Does Your Yogurt Contain Rat Poop?

Dairy is a dietitian’s favorite ‘health food.’ Weren’t we all told to drink our glass of milk with dinner as kids? And, don’t you reach for a cup of Greek yogurt when you want a healthy snack?

The truth is, today’s mass-produced, over-processed dairy is not the same nutritious elixir our great-great-grandparents drank. Before agriculture came around (a relatively short time ago in terms of human history), humans weren’t drinking any other animal’s milk after being weaned from the breast.

Therefore, it’s logical to conclude that we aren’t very well suited to consume and digest dairy foods – especially not in their modern state, and not as a dietary staple, as the average person does today.

Common health issues caused by commercial dairy foods

Dairy is known to sometimes cause digestive distress, and it may contribute to inflammation and allergic conditions. It’s estimated that up to 40 percent of acne cases can be attributed to a dairy allergy. If you think it is the fat in milk, think again. Studies have shown it’s actually skim milk that has the strongest links to health issues such as acne.

Dairy also encourages the production of mucus in the body. Try dropping dairy for a week and see if your chronic sniffles and phlegm clear up – seriously!

Finally, dairy contains inflammatory proteins such as casein and whey, which are known to contribute to chronic inflammation. This may in some cases lead to conditions such as arthritis and autoimmune illnesses. Organic coconut milk (packaged without BPA) and homemade almond milk can be good substitutes.

The problem with yogurt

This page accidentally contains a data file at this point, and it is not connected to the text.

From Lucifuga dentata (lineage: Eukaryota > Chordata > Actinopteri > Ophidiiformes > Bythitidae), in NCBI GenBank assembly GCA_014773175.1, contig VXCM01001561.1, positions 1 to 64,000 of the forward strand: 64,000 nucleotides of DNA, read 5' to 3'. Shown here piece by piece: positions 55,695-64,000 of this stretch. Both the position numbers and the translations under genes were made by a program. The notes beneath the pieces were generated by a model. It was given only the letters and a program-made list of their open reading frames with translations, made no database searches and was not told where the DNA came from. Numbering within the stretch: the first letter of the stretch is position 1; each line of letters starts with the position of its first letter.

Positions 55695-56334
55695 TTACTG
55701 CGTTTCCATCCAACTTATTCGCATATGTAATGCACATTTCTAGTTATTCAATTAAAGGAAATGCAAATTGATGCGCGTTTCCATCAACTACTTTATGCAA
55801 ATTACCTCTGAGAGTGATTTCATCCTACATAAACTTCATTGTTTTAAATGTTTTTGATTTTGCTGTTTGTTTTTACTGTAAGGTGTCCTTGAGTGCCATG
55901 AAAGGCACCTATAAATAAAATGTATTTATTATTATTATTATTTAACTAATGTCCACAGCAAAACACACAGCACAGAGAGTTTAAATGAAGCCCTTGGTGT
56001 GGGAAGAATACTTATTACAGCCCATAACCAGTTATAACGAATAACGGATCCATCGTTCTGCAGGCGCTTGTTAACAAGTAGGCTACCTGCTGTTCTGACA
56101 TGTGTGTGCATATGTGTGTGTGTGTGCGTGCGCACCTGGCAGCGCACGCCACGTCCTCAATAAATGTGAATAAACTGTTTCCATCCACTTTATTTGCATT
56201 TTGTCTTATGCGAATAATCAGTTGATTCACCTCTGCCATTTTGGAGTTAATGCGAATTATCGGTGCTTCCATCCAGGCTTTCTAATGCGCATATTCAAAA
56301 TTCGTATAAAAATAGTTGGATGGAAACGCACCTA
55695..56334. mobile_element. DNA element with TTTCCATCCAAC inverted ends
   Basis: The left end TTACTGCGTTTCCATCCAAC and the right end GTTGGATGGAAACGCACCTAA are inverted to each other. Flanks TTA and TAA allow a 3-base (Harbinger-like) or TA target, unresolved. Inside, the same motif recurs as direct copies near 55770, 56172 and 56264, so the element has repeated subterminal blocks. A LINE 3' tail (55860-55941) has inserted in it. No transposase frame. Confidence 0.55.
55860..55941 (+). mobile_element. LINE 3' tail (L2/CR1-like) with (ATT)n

The vast majority of us reach for yogurt when we wanted a healthy, filling snack. However, mainstream commercial yogurt has a number of issues that gets it kicked off the healthy foods list.

First of all, commercial yogurt is made from pasteurized, skimmed, homogenized milk. This means the milk is pushed through tiny holes, spun at high speeds, and boiled at high temperatures. These processes effectively destroy or denature many of milk’s natural nutrients, fats, proteins and enzymes.

Then, some active yogurt culture is added back in afterward, which inevitably is only one or two strains out of the potentially hundreds that can occur in natural yogurt. Sometimes these can even be patented strains of bacteria engineered in a lab, such as the one used in a certain highly popular brand of yogurt, which is engineered from rat poop.

This form of bifidobacteria, scientifically known as Bifidobacterium Animalis, is slickly marketed as B. Regularis. It’s sourced from animal feces and is not naturally found in the human digestive tract. It has been shown to be technically safe to consume, and does in fact increase the speed at which material moves through the gut and out the other end.

However, because of its animal origin, it doesn’t colonize the gut or improve long-term health. Rather, it orchestrates a consistent purchasing habit of this particular brand of yogurt, because as soon as you stop eating it, the good effect disappears.

rat poopThe second problem with yogurt is that other additives such as thickeners and sweeteners are often used to make it palatable. In its natural form, yogurt is a tart and sour food. This doesn’t sell a lot of product, so pseudo-food ingredients like carrageenan and guar gum are added to improve texture, and sugar is piled in for better taste.

Look out for sugar veiled under healthy-sounding labels, such as ‘organic brown rice syrup’ or ‘agave syrup,’ which have been shown to be just as unhealthy as high-fructose corn syrup.

Check out the nutrition info next time – you might be surprised to see that your yogurt contains more grams of sugar than that “healthy protein” you were looking for. Also, check the label for B. Regularis.

If you’re looking for better alternatives for your family, try swapping your commercial yogurt for real food options, such as homemade coconut milk yogurt or banana-chia seed pudding.

Real yogurt made from organic milk can also be healthy – but it may be best to keep the dairy in moderation.

-The Alternative Daily


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